The Gulf Coast Tick
The range of the Gulf Coast tick is historically described as a region approximately 100-150 miles inland along the Gulf of Mexico and southern Atlantic coast, extending from Texas to South Carolina. Resident populations of Gulf Coast ticks are established in Oklahoma, Kansas, and Arkansas, where their distributions appear to be expanding. Incidental introductions of these ticks beyond endemic regions occurs with increasing frequency; likely due to the feeding of immature ticks on migrating birds, and the transportation of tick infested livestock and wildlife into new areas.
A small to medium sized tick, body 3-7 mm long and 2-4 mm wide, with females reaching 18 x 13 mm dimensions at full engorgement. The dorsal area of unfed female ticks is reddish-brown; scutum is longer than wide and ornate, with reddish-brown markings over a pale cream background. Bodies of male Gulf Coast ticks are oval in shape, and pale in color with elongated reddish-brown mottling.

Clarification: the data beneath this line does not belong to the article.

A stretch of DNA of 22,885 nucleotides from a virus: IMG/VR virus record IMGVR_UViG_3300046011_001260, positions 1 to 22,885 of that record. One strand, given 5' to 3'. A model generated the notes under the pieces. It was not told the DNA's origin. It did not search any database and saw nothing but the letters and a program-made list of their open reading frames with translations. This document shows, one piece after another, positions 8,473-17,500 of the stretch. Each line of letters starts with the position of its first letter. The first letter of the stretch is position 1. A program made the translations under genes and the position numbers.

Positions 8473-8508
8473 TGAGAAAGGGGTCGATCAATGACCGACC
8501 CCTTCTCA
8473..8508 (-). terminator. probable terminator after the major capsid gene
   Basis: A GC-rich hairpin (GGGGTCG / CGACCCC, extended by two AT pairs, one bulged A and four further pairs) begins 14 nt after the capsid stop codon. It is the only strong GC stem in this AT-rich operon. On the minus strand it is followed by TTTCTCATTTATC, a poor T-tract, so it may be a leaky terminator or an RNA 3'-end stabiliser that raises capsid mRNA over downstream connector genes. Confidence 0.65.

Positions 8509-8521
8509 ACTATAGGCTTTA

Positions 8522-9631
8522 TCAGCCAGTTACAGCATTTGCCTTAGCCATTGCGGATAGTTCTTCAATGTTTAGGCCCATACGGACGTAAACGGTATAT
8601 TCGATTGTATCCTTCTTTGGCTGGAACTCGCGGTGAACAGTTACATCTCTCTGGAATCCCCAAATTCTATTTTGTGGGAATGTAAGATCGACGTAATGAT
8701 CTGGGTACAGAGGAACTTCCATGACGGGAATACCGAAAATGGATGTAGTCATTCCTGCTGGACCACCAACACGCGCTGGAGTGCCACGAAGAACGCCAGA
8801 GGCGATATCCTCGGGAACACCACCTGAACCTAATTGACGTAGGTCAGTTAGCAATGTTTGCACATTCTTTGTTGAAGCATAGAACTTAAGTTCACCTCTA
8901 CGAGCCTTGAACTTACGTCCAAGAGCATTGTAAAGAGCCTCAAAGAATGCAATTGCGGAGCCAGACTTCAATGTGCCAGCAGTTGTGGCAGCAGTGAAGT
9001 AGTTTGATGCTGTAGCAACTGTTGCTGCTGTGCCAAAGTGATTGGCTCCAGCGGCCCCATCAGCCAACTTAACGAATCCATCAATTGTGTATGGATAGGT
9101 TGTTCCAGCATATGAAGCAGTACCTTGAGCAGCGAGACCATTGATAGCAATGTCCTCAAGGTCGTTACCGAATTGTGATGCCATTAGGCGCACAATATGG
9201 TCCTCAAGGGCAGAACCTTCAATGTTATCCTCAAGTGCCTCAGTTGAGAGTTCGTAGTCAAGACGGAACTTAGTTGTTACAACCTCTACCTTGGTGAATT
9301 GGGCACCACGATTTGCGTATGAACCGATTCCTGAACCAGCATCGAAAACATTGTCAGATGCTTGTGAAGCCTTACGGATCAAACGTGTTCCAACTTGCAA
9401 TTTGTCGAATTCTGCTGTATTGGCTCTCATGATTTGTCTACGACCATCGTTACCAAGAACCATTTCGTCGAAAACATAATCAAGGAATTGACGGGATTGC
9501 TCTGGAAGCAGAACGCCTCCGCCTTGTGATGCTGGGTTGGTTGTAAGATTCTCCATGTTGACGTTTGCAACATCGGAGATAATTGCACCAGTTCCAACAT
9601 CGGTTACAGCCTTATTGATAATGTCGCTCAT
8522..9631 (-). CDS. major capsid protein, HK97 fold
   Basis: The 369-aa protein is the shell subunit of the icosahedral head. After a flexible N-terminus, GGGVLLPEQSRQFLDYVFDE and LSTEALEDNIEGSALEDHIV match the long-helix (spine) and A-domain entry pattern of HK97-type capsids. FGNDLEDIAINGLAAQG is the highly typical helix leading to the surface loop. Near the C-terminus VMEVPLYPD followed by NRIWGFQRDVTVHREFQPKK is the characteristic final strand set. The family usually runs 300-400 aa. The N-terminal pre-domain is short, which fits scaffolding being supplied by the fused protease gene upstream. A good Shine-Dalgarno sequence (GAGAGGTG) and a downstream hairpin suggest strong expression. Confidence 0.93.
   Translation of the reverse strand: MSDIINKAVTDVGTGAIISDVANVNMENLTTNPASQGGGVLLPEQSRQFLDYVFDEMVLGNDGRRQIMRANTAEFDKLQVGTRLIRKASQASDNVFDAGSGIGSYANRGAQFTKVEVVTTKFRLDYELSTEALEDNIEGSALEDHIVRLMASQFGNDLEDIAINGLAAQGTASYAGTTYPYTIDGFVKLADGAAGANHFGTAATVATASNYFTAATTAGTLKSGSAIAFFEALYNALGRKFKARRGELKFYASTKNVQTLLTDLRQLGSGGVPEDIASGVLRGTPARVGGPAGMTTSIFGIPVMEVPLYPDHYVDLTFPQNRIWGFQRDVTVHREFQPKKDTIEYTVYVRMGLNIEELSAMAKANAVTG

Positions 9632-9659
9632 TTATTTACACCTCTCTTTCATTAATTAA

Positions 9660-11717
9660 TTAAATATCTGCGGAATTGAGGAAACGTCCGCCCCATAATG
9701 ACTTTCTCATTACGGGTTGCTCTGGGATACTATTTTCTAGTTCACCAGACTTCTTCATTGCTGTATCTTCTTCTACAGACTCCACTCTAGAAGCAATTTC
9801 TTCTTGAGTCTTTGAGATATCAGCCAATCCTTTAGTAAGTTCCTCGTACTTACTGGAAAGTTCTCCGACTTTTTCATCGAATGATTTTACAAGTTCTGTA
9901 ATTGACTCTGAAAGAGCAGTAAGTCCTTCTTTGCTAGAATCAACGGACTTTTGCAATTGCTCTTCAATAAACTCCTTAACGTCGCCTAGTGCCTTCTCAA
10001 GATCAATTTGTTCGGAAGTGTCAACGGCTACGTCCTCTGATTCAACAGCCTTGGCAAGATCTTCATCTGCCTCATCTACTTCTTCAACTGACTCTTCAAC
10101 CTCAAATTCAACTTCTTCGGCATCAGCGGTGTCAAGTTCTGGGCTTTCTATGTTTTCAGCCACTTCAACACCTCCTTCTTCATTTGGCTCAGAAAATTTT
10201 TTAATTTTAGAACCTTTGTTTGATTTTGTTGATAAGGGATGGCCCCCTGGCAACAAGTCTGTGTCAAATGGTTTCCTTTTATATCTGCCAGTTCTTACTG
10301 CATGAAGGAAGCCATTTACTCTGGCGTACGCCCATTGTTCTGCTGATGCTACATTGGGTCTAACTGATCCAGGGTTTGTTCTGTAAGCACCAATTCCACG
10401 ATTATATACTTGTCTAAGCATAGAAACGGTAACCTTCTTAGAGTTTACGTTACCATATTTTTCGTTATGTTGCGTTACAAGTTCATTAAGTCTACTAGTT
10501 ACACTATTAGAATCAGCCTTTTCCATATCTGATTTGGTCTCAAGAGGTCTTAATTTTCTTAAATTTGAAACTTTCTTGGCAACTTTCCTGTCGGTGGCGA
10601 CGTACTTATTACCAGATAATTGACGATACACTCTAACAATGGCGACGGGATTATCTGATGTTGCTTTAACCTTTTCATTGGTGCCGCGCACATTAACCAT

Larvae and nymphs feed on small mammals and ground-frequenting birds including quail, meadowlarks and field sparrows. However, there is increasing evidence indicating that nymphs may also attach to large animals (e.g. cattle), but because of their smaller size and shorter feeding period, may often go unnoticed. Adult ticks attach and feed on cattle, horses, deer, sheep, feral swine, coyotes, dogs, cats, and other carnivores.
Associated Disease Pathogens:
The Gulf Coast tick is an arthropod of increasing medical and veterinary importance. These ticks transmit the pathogen Rickettsia parkeri to humans, a type of spotted fever (rickettsiosis) to humans, Recent studies report infection rates of greater than 20% in Gulf Coast ticks. Gulf Coast ticks are also responsible for transmitting Hepatozoan americanum, a protozoal agent that causes American canine hepatozoonosis in wild and domestic canines in the US. This species has also been shown to experimentally transmit Ehrlichia ruminatium, causal agent of heartwater, a disease fatal to >80% of wild and domestic ruminants.